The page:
Making your point !

One of the most embarrassing professional development moments for me was a class on communication that I took as a trainee in TCS in 1999. The instructor video taped me – and went through the replay, pointing out everything that went wrong with my short presentation, in excruciating detail. He concluded with “If you don’t change all these, You will never make your point effectively, Vijay !”. For the next 5 years or so – every single one of performance appraisals had a line “Should work on improving communication skills” 🙂 .


While I don’t claim to be a master communicator by any stretch of imagination, I have largely succeeded in making my point most of the time. It took me a few years to get there, and hopefully I can save you some time by sharing what I learned. “How do I improve my communication skills?” is also one of the questions I get asked a lot – especially by people who grew up in India like I did, and then chose to live and work abroad.

Here is my simple 3 step approach to making my point.

  1. What-Why-How : I try to organize my talk track by defining the problem, explaining why this is the right problem to be solved , and my thoughts on next steps.
  2. Reinforce : Each step above needs some validation for your audience to buy in. This could come in many different forms – modulation of your voice, dramatic silent pauses, rhetoric, data, stories, pictures etc. This is the part where practice and experience makes you better.
  3. Repeat : We over-estimate how fast people understand what we are saying. It is more efficient to just repeat your key points. This is especially important when the talk is interactive – its very easy to misunderstand, or just lose track when there are objections, or a lengthy debate on some part of what you said, or just a mean remark. In such cases – paraphrasing is usually one of your best friends. It helps clarify the intent so that you can respond effectively, and has the side benefit that people generally like their own words repeated to them 🙂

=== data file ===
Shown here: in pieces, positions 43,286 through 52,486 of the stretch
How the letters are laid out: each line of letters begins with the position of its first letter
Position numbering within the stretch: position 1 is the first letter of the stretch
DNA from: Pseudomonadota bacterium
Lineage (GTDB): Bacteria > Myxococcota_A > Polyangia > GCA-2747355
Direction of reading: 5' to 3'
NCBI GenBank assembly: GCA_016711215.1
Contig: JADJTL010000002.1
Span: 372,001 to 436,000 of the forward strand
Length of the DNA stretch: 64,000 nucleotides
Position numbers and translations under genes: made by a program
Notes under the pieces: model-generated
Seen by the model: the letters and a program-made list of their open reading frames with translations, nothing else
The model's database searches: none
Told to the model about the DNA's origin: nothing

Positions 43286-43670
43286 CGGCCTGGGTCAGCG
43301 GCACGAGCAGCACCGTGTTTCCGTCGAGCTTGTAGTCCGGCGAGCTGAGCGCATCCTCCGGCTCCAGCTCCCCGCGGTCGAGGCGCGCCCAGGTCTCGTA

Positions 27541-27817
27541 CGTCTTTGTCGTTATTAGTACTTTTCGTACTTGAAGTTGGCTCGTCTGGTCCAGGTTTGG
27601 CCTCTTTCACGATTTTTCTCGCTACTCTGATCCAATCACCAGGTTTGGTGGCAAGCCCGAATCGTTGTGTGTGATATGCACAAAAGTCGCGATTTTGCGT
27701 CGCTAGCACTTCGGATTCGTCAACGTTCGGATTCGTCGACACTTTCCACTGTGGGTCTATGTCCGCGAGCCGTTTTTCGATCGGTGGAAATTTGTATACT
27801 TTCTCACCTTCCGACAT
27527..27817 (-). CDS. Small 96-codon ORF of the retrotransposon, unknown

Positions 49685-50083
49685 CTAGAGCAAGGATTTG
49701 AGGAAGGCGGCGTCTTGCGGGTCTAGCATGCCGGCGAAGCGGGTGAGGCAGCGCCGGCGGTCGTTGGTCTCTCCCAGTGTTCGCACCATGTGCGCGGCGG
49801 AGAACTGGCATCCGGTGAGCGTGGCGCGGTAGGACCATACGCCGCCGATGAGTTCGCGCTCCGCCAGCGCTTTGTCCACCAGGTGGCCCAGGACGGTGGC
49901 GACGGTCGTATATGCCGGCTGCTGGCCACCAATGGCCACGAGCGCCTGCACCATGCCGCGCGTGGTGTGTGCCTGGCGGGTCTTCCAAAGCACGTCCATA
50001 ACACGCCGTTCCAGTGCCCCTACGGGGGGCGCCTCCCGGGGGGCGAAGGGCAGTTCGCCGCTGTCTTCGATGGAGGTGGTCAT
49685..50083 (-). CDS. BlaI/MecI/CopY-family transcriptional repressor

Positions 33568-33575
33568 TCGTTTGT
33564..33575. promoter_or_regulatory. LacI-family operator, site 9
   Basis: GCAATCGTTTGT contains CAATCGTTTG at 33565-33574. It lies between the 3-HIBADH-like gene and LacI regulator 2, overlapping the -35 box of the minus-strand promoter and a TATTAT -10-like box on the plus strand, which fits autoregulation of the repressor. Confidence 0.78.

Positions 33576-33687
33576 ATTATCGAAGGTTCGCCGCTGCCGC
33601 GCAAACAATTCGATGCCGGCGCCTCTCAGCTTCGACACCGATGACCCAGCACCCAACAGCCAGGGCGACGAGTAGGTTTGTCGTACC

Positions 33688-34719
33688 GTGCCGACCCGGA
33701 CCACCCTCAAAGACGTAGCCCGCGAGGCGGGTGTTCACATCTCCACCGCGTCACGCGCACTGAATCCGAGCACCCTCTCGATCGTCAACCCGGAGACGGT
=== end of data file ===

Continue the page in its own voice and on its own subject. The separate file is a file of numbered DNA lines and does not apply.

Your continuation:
Once you do this a few times, it will become second nature and you won’t need to explicitly think of the three steps. And – it works just as well outside your work too.

Couple of things to keep in mind

  1. Less is more – You don’t need to say a lot to make your points. Dr King’s highly impactful “I have a dream” speech only lasted 17 minutes. President Lincoln’s Gettysburg Address only had 272 words. Bohemian Rhapsody only has 361 words in its lyrics.
  2. Simple words are all you need – Your primary intention is to be well understood. Even when addressing people who know all the fancy words, your ability to explain in simple language will usually help increase their confidence in you.
  3. Don’t worry about your accent – This took me a while to appreciate. As a non-native speaker of English, I constantly worry about my thick Indian accent standing the way of people understanding me. In my case, it was mostly the speed that was the actual problem – and I learned to slow down, and people understood me better. When people hear a foreign accent – they tend to listen with more attention, at least to begin with. They also forgive some mistakes in grammar.

Happy new year !



Published by Vijay Vijayasankar

Son/Husband/Dad/Dog Lover/Engineer. Follow me on twitter @vijayasankarv. These blogs are all my personal views - and not in way related to my employer or past employers

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